I’m going to start with those CDs that have hidden tracks. As I’ve ripped my collection, I’ve been alert to unusually long final tracks, which often denote a hidden track. I don’t rip these in iTunes. I open the CD in the Finder and drag the final track to the desktop. I then open it in QuickTime Player, find and chop out the hidden track, save that as an AIFF and save the shortened original as an AIFF. I then drag these into iTunes and rip as Apple Lossless. I used to then rip those to 256Kbps AAC and store the Lossless originals in a folder archive, out of iTunes.

So that’s the starting point. Rip the CD minus the two last tracks, drag in the Lossless tracks, done.

Well, almost. They need to be “double-tagged“. I’ve started trialling Meta X. It’s not perfect. For a start, it wants to classify a Lossless track as a movie, a TV show or a music video. It thinks it’s video. I run the tracks through Lostify first, specifying a kind of  Normal (Audio). Meta X then respects this. Meta X allows me to write two tags that Lostify can’t: audio Content Rating and Purchase Date. This latter is a little flaky. If I enter 2005-05-29, it’s converted to Zulu notation and given a time as well. The date is always a day later, so the above example will appear something like 30 May 2005 6:00PM in the Summary tab of the Get Info dialog for a single track. I need to understand how Zulu time works.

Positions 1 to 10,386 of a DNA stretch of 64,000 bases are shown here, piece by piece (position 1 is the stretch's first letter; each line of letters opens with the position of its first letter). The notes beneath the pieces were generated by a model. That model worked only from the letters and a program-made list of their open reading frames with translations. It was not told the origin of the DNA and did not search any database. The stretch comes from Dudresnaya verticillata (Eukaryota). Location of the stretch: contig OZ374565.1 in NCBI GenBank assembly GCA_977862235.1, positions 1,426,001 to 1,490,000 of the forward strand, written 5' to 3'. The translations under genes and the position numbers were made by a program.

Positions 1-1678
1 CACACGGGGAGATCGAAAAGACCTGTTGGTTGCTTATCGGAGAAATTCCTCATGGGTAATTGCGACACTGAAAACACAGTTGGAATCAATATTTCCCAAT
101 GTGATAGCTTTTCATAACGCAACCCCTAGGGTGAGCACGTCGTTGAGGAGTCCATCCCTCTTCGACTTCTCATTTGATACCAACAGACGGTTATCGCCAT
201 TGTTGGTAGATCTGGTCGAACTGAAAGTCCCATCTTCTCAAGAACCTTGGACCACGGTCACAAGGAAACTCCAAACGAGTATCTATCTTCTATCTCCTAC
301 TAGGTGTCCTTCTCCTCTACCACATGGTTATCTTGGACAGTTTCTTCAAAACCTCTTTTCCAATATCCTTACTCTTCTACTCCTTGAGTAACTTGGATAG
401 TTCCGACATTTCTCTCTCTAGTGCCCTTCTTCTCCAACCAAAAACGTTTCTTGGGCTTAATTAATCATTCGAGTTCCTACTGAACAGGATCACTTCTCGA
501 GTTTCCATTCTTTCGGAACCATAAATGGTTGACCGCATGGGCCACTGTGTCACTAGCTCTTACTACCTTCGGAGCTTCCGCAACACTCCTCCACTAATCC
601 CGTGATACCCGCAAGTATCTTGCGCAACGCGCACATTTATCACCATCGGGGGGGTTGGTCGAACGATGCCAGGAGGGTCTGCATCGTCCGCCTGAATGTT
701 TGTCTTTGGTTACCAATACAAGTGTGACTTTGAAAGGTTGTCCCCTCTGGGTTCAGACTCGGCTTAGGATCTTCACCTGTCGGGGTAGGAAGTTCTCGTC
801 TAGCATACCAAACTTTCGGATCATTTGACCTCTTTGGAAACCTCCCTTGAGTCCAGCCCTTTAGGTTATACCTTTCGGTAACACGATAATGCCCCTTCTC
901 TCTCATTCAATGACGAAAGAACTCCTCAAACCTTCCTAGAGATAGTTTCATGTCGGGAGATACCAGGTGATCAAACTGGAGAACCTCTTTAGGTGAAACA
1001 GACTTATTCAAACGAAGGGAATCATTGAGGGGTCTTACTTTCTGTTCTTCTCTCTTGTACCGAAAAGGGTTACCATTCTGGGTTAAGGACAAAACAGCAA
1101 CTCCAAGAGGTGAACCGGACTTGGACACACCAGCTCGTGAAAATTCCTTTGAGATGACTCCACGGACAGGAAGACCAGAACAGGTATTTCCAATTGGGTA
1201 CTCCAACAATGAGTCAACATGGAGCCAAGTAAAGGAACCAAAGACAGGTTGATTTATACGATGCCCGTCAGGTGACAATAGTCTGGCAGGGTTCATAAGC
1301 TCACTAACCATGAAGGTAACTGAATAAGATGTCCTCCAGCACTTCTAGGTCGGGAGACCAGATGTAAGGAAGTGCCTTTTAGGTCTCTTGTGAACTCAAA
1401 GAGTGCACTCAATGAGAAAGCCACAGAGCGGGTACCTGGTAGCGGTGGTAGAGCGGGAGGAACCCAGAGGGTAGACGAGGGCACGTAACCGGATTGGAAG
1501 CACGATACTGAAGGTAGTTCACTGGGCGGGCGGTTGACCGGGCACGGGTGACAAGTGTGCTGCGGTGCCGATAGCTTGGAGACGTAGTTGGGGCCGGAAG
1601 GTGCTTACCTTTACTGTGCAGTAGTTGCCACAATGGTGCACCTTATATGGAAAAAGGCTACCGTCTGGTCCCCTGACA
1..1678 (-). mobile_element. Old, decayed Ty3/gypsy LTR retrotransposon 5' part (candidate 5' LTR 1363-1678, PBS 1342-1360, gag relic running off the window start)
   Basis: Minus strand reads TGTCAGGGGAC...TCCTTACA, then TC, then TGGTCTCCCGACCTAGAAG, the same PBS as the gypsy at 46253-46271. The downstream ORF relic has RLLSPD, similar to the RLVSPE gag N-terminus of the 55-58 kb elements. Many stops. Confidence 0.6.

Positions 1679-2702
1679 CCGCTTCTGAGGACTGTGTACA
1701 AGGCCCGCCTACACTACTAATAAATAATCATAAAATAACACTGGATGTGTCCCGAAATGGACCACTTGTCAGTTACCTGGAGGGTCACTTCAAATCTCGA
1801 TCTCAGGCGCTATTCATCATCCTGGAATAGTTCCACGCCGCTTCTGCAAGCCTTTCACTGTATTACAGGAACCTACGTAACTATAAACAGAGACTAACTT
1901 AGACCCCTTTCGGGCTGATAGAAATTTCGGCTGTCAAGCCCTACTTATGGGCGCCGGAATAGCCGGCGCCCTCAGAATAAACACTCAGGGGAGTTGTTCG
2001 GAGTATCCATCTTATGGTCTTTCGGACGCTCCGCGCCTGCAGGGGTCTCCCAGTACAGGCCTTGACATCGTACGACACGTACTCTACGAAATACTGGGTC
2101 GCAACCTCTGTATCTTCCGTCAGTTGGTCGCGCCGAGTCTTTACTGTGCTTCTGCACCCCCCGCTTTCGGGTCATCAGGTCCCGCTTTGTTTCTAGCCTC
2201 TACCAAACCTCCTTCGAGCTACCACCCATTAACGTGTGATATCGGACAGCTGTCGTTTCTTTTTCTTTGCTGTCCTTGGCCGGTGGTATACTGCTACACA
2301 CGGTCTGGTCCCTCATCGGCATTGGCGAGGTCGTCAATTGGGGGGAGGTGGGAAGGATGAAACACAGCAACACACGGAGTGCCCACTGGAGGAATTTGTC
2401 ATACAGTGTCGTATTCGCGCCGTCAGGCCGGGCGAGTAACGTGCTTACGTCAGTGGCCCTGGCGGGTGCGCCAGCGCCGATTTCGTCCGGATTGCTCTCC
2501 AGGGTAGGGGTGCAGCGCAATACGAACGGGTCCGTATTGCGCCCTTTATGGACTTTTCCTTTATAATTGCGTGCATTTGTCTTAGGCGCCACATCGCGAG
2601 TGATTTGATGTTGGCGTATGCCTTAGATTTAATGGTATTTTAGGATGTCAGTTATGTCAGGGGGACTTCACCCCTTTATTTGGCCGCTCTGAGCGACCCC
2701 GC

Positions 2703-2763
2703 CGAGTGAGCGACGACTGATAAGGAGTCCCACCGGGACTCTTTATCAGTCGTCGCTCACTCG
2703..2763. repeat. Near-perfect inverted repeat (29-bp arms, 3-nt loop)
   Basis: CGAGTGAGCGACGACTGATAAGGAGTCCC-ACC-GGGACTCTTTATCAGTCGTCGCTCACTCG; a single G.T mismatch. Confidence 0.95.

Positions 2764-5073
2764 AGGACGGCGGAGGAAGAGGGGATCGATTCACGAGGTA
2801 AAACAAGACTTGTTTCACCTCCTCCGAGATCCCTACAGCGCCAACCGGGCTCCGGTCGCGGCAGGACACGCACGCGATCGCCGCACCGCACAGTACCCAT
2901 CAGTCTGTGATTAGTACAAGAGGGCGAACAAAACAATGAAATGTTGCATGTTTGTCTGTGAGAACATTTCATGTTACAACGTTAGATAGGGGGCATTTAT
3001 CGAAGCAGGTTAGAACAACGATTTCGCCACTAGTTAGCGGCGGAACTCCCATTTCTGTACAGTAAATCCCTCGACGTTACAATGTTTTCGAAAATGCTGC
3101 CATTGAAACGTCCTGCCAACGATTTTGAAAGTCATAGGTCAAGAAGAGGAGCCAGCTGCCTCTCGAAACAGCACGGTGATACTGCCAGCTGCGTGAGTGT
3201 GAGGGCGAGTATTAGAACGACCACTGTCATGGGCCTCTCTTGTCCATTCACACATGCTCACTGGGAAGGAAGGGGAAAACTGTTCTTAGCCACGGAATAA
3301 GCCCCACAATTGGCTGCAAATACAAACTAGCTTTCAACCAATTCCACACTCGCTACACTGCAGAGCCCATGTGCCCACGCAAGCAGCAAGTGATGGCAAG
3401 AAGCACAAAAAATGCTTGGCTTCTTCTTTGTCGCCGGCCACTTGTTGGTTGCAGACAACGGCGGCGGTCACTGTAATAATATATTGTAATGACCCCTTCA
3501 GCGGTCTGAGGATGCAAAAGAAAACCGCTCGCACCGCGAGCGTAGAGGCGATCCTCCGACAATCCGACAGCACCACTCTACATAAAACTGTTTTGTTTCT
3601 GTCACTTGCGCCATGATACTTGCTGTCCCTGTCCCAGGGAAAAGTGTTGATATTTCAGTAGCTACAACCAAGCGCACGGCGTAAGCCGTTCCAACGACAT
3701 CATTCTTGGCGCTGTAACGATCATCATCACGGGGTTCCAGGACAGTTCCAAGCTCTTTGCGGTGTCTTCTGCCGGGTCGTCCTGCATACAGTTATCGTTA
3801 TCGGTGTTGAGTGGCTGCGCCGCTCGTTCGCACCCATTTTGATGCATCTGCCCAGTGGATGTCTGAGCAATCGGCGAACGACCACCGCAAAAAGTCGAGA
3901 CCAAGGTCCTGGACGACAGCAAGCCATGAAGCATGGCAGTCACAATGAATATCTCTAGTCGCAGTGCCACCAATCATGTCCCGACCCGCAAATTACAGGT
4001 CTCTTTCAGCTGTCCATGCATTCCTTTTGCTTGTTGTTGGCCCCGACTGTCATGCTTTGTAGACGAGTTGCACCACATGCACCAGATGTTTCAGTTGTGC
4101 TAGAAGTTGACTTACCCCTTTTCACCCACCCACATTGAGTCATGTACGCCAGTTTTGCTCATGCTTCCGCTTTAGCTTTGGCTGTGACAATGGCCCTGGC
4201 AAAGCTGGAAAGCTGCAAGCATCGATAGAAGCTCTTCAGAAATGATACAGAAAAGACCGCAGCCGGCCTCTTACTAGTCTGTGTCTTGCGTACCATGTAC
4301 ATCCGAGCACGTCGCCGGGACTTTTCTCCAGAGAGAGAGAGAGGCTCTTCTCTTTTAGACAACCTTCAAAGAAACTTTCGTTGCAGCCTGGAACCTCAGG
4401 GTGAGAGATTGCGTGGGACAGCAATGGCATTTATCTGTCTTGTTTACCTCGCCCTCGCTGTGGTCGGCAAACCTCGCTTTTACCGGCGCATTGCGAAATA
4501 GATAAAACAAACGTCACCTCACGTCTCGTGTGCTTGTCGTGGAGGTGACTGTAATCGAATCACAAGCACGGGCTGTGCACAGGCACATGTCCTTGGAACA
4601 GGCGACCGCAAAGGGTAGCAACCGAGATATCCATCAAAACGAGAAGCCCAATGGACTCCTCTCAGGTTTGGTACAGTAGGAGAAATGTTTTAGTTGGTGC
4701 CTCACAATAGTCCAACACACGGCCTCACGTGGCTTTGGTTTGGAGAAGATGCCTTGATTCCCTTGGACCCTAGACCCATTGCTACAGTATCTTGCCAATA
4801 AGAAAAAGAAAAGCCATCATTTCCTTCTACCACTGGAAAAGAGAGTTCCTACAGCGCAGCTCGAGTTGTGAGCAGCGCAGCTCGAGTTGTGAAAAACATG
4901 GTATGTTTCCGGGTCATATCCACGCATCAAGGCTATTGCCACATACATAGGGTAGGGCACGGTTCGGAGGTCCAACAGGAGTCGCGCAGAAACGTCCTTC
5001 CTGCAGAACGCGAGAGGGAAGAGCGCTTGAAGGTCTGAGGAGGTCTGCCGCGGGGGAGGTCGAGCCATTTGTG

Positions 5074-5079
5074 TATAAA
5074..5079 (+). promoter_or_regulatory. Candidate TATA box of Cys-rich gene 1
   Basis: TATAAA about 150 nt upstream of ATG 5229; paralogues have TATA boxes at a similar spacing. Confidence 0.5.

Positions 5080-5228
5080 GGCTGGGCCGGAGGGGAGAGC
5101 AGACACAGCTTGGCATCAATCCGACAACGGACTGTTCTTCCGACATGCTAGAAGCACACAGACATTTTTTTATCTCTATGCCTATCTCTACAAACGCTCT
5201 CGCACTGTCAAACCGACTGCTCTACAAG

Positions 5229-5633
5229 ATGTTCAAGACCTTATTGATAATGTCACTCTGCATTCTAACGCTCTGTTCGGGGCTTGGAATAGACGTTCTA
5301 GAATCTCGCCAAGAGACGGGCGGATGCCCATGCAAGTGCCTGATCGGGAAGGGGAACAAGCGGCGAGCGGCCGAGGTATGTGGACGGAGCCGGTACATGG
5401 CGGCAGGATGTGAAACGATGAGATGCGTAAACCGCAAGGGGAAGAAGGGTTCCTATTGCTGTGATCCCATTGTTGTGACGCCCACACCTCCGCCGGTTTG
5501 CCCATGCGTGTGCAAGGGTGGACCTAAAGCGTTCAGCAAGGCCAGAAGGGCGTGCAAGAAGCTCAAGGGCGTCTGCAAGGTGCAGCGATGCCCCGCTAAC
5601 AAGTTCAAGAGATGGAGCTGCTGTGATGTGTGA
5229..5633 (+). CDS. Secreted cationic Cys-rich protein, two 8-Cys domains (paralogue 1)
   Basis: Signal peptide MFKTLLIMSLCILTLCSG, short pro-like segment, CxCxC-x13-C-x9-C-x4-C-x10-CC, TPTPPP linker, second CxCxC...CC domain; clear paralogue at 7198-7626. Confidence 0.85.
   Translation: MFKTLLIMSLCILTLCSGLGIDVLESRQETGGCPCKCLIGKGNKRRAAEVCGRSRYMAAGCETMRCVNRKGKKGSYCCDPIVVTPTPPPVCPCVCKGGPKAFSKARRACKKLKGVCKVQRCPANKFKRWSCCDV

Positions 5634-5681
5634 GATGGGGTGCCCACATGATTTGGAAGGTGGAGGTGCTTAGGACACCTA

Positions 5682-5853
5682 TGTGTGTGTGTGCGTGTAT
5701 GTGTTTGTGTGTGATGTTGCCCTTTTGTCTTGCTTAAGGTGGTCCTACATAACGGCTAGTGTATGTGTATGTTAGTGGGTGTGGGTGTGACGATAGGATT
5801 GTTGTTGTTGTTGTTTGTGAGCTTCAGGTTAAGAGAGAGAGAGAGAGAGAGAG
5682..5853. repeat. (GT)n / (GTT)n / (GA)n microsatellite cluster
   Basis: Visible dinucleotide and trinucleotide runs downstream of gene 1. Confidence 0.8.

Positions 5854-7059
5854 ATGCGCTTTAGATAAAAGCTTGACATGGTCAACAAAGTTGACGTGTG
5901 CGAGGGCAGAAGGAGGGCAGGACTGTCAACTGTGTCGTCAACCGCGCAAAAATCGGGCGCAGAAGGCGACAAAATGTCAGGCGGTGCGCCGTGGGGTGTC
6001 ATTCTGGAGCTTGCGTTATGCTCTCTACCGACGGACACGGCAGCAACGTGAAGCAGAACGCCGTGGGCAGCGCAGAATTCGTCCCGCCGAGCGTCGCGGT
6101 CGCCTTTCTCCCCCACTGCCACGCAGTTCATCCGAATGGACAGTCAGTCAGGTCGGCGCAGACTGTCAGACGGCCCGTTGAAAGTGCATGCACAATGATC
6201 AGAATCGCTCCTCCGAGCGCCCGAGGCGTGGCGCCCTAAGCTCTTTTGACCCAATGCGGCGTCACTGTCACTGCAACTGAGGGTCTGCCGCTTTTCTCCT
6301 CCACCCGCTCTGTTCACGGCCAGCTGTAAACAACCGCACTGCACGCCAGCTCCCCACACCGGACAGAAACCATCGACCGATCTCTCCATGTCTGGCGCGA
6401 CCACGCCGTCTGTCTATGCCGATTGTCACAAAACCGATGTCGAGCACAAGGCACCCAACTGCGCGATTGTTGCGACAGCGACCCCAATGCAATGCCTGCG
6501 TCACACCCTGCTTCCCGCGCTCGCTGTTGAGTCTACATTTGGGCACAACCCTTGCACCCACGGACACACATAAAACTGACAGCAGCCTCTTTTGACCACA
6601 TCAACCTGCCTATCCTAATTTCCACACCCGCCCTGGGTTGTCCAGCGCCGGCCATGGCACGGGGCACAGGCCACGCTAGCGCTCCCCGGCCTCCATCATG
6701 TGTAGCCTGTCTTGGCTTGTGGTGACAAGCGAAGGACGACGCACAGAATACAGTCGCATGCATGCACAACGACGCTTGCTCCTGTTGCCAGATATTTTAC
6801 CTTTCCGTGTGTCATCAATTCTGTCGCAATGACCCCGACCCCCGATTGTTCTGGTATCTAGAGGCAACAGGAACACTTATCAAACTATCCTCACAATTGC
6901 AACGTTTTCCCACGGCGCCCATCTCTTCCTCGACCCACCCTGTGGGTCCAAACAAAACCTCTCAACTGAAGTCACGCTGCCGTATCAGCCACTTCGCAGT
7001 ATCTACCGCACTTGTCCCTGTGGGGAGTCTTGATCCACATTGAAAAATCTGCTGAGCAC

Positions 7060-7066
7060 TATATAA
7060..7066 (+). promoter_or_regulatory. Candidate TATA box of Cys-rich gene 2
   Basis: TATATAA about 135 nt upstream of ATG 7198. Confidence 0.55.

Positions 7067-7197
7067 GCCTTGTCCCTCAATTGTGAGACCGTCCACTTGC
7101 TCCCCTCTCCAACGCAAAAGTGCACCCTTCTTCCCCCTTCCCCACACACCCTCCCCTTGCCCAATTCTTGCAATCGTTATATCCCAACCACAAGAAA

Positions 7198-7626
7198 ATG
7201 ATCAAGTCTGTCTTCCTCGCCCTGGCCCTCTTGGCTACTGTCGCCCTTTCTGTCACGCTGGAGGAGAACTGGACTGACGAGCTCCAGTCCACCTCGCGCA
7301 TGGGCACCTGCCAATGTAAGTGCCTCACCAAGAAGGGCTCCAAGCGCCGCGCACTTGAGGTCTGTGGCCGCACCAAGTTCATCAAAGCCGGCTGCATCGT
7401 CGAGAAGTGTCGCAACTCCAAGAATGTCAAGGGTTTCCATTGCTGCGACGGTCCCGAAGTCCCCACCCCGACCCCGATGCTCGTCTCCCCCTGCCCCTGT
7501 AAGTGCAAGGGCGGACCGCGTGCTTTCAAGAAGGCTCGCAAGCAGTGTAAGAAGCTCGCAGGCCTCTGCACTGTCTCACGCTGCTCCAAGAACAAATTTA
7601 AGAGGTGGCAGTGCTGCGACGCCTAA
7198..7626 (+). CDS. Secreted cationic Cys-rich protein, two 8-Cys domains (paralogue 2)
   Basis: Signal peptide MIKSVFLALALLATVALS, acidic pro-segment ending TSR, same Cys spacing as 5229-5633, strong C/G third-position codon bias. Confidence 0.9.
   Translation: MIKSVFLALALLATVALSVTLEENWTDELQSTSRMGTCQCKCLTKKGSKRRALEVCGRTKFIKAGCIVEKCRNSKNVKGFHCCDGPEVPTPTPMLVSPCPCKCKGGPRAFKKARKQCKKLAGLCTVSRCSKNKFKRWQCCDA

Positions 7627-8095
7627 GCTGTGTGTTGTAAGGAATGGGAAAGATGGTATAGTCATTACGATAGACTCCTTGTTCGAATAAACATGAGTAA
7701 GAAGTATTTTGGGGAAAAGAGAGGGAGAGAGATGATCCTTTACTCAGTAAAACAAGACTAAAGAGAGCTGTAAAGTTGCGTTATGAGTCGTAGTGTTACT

I’ve got a database listing every single CD I’ve bought, with the date, supplier and cost, so I have the purchase data. I’m hoping a later revision will also present the Purchased By tag so I can finish the job with my name.

What about the other end of the equation, the real bottleneck, the iPod? I had an inspiration. My two-year-old 160Gb Classic would not be worth too much now, especially after tomorrow’s iPod event, so I’m better off keeping it. The solution is simple: buy an additional Classic and run two Classics to hold the library. I would have put off getting an additional Classic until next year but the free space is being consumed at an alarming rate and I’ll run out in about a month. Two Classics, especially if the new one tomorrow is 160Gb or greater, is the solution until that fabled 500Gb iPod Touch becomes reality.